The award winning Australian novelist, Heather Morris, author of the multimillion best seller, The Tattooist of Auschwitz, has now written a second novel.
Cilka’s Journey is the story of a sixteen-year-old Slovakian Jewish girl who is deported to Auschwitz-Birkenau concentration camp where she is separated from the other Jewish girls in her convoy. She is a stunning beauty and two senior SS officers selected her from other deportees, most of whom are gassed. The SS officers use Cilka as a sex slave, “comfort woman,” for almost three years while she is in Auschwitz. In some ways Cilka’s Journey is a sequel to The Tattooist of Auschwitz. Some of the same fictional characters, such as Lale the tattooist, appear in this latest book. Feminist historians and other scholars who are now examining the fate of women in Auschwitz and other concentration camps will find Morris’s new novel, partially based on fact, to be illuminating.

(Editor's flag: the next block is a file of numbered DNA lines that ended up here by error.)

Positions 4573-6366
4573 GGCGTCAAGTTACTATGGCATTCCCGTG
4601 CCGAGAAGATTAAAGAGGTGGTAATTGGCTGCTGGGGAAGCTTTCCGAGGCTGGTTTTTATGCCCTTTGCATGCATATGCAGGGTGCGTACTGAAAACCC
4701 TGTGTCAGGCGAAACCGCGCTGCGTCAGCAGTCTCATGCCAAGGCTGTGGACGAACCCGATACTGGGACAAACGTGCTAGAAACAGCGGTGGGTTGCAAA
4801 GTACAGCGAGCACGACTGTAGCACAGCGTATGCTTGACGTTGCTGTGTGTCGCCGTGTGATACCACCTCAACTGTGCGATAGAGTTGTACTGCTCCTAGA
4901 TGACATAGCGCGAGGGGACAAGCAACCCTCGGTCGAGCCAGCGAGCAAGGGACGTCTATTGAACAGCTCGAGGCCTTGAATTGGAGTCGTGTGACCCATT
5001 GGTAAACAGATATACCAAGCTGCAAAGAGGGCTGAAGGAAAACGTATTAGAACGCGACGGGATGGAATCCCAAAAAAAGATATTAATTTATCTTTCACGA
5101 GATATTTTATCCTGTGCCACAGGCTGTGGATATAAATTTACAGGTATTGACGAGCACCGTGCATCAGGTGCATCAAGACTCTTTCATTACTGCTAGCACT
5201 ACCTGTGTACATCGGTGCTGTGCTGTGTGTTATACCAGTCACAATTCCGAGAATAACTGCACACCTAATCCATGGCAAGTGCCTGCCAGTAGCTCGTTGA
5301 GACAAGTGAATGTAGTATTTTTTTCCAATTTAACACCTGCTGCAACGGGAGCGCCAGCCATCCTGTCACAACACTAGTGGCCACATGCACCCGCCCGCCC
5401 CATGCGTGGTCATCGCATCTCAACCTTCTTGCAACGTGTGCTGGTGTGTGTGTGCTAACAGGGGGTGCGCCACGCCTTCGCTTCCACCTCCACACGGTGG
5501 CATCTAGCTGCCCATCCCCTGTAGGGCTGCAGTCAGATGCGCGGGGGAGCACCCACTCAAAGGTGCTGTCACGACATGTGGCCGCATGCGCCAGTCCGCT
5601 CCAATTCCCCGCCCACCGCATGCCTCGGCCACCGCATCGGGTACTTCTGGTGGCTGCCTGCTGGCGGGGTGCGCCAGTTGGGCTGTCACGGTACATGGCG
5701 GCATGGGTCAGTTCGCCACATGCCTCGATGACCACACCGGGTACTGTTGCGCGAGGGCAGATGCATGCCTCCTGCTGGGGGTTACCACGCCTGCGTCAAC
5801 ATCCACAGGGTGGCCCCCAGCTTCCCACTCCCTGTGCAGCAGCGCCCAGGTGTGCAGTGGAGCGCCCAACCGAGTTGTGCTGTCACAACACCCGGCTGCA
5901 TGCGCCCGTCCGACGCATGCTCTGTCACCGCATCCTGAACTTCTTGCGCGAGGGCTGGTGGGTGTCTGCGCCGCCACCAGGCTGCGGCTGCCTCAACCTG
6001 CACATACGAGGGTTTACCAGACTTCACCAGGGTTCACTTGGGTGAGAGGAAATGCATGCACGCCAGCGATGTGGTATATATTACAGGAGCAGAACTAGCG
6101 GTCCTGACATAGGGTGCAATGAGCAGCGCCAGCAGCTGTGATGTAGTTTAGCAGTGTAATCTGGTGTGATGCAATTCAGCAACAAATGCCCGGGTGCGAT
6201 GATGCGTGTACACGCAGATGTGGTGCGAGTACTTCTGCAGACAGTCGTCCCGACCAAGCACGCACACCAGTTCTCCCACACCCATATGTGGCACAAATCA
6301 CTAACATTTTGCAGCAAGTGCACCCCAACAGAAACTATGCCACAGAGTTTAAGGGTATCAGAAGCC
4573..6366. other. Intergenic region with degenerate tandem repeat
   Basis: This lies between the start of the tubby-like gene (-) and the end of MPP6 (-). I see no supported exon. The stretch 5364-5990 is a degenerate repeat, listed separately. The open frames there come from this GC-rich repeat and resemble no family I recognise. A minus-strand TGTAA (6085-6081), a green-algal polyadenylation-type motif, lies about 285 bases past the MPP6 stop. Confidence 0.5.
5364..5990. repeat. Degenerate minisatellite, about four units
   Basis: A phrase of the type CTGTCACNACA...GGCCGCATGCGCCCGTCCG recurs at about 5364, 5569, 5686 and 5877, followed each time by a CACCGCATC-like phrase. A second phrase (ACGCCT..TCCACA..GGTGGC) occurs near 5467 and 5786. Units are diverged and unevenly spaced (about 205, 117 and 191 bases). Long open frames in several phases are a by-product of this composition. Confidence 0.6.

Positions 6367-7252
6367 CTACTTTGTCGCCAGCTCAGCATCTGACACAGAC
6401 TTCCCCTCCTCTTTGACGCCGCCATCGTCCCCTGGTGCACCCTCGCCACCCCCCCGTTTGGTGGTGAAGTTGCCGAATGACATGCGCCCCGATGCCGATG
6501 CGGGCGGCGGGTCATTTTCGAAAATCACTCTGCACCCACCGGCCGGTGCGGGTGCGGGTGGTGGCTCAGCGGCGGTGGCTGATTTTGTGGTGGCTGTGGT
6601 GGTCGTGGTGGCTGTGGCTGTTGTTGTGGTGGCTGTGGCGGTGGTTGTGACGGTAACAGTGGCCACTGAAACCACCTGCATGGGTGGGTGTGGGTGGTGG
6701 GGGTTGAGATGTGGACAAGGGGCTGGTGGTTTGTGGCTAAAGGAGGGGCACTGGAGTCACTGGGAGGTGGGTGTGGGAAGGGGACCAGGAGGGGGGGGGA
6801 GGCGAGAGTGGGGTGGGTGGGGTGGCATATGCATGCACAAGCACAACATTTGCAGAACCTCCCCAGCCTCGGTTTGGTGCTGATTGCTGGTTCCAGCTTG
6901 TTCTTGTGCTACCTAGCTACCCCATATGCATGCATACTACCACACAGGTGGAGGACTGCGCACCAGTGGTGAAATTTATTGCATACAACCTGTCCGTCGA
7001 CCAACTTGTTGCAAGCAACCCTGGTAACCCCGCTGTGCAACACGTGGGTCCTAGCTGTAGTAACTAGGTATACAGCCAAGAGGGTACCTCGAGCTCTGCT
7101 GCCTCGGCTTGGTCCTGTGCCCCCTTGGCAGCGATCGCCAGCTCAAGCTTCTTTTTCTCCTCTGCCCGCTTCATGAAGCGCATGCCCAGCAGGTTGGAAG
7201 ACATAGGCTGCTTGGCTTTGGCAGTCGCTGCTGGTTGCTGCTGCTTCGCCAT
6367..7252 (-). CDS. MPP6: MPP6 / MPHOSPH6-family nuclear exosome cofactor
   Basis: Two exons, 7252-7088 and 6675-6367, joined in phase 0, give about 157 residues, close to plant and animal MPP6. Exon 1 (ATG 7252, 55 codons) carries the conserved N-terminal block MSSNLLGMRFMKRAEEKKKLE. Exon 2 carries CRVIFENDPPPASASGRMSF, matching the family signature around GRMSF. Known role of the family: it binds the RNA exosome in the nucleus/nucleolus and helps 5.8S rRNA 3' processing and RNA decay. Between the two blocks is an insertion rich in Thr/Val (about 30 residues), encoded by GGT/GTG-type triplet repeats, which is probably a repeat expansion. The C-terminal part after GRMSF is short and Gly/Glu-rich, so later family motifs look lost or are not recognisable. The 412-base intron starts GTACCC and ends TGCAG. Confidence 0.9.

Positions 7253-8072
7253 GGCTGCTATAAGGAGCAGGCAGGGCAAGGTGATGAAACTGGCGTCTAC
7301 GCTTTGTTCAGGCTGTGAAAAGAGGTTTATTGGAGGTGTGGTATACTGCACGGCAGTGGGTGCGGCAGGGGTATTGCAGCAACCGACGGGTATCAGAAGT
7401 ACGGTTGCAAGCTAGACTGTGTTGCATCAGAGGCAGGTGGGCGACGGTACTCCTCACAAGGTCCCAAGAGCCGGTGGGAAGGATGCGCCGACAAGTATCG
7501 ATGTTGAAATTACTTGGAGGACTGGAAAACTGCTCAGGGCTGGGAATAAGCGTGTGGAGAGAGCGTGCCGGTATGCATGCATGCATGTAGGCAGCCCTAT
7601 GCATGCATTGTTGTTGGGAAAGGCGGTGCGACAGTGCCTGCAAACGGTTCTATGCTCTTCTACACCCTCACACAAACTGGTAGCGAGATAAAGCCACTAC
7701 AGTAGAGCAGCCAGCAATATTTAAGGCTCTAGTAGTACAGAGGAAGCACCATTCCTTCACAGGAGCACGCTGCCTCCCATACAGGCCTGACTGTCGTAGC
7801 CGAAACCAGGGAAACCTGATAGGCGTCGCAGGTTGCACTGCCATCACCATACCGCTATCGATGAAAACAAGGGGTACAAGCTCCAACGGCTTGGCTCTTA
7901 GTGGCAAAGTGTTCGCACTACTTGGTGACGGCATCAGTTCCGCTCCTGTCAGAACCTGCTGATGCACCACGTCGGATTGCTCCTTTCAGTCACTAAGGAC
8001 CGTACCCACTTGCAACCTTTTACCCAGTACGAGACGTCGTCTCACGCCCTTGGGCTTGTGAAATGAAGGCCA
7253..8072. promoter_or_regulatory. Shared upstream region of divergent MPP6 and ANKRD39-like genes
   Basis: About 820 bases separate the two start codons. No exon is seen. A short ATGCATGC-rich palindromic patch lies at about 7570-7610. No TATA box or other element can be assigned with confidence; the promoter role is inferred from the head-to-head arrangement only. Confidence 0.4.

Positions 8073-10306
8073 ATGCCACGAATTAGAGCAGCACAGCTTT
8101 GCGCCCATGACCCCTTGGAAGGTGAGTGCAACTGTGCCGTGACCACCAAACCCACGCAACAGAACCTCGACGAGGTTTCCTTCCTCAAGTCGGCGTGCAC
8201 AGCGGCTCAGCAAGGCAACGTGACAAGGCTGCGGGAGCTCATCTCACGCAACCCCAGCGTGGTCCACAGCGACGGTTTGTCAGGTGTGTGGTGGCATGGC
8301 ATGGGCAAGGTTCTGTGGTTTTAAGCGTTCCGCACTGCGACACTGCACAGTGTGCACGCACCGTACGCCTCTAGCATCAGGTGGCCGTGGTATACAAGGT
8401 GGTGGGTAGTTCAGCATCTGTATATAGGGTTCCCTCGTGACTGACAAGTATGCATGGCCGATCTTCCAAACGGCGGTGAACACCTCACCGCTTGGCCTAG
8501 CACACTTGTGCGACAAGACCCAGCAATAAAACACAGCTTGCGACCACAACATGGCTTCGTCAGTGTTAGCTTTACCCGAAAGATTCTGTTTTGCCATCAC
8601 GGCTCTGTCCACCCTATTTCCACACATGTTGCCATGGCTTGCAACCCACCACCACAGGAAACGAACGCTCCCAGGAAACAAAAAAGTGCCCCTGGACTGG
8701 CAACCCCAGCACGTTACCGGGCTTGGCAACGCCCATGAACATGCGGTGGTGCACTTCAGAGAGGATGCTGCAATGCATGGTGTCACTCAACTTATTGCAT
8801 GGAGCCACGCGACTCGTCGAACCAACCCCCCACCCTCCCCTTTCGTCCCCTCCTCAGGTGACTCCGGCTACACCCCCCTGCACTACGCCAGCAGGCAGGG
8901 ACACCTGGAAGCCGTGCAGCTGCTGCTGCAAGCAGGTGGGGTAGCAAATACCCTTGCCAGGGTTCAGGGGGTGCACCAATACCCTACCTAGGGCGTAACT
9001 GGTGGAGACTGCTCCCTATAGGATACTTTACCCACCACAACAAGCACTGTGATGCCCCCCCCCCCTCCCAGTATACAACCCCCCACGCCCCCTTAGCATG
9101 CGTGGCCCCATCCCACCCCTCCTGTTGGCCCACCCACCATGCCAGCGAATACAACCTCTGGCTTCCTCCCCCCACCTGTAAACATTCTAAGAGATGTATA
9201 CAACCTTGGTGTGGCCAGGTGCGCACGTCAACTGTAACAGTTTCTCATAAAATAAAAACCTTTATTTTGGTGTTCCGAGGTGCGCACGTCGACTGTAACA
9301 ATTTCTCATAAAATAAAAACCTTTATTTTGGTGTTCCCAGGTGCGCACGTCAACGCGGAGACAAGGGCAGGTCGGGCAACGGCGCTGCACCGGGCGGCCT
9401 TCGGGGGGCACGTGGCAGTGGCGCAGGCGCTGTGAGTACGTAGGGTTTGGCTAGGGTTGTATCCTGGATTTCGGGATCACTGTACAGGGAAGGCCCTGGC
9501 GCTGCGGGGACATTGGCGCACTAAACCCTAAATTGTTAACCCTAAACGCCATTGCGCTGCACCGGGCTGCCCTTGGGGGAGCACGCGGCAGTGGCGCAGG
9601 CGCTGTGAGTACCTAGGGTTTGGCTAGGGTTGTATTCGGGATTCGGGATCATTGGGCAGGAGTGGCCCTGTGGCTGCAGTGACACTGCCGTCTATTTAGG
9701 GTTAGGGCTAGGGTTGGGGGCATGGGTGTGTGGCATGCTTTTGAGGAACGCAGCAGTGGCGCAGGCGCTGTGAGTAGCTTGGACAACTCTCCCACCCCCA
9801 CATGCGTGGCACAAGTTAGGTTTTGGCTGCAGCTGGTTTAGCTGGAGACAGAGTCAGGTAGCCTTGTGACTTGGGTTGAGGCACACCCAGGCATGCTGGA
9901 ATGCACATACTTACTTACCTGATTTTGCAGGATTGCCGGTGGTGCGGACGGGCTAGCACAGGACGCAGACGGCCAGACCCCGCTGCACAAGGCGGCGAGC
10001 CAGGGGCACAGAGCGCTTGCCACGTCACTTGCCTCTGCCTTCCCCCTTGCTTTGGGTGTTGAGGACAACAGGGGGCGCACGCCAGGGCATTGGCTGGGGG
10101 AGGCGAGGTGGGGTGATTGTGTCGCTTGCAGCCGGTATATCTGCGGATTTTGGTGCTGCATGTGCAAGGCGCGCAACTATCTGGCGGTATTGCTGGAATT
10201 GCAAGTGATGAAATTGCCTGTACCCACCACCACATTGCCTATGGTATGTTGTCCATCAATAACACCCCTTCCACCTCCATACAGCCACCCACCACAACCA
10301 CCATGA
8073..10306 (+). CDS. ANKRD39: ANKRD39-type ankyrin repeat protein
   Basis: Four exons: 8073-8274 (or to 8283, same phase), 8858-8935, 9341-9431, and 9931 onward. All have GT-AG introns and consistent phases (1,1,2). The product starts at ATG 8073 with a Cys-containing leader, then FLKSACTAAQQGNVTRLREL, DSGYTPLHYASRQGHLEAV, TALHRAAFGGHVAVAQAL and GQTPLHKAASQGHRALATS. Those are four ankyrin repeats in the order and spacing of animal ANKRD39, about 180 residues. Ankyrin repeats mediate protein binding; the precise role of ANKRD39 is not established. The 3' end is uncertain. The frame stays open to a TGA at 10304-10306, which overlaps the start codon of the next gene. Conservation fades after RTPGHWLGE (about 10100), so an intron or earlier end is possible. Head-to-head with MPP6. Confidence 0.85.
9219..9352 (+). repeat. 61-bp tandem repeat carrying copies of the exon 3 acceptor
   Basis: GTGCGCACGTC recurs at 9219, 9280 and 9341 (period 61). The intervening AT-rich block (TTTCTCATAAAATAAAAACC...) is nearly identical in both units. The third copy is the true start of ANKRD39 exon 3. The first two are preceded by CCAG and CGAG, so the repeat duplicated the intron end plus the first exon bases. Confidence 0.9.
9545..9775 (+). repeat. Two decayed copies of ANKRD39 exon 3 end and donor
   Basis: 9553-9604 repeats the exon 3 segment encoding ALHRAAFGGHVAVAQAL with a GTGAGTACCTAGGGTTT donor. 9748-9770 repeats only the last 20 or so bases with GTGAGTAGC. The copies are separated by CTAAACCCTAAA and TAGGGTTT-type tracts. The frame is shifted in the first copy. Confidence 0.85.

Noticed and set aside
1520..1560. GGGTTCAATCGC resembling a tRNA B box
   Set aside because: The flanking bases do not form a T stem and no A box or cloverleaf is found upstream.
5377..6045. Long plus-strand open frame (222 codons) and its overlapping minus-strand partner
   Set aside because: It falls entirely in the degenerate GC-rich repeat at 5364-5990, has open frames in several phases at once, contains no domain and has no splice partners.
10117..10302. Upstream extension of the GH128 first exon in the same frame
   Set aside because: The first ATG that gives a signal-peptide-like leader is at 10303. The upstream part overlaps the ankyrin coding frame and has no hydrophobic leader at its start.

Following the Russian liberation of Auschwitz in January 1945, Cilka is arrested by the Soviet Secret Police and is charged with collaboration for sleeping with and accepting favors from the senior SS officers. Tried and convicted, Cilka is sentenced to fifteen years of hard labor at a Siberian slave labor camp, just twenty-five miles south of the Arctic Circle. At Vorkuta, the most harsh and dangerous camp in the Soviet gulag, Cilka’s luck holds out. She survives another eight years by learning to be a nurse responsible for various duties such as surgery, emergency ambulance runs, burn treatments and other medical assistance.
Cilka survives both camps out of pure strength and a will to live. This is a story that resonates, feels accurate, and succeeds as historical fiction.
Carl J. Rheins was the executive director emeritus of the YIVO Institute for Jewish Research. He received his Ph.D. in Modern European History from the State University of New York at Stony Brook and taught courses on the Holocaust at several major universities.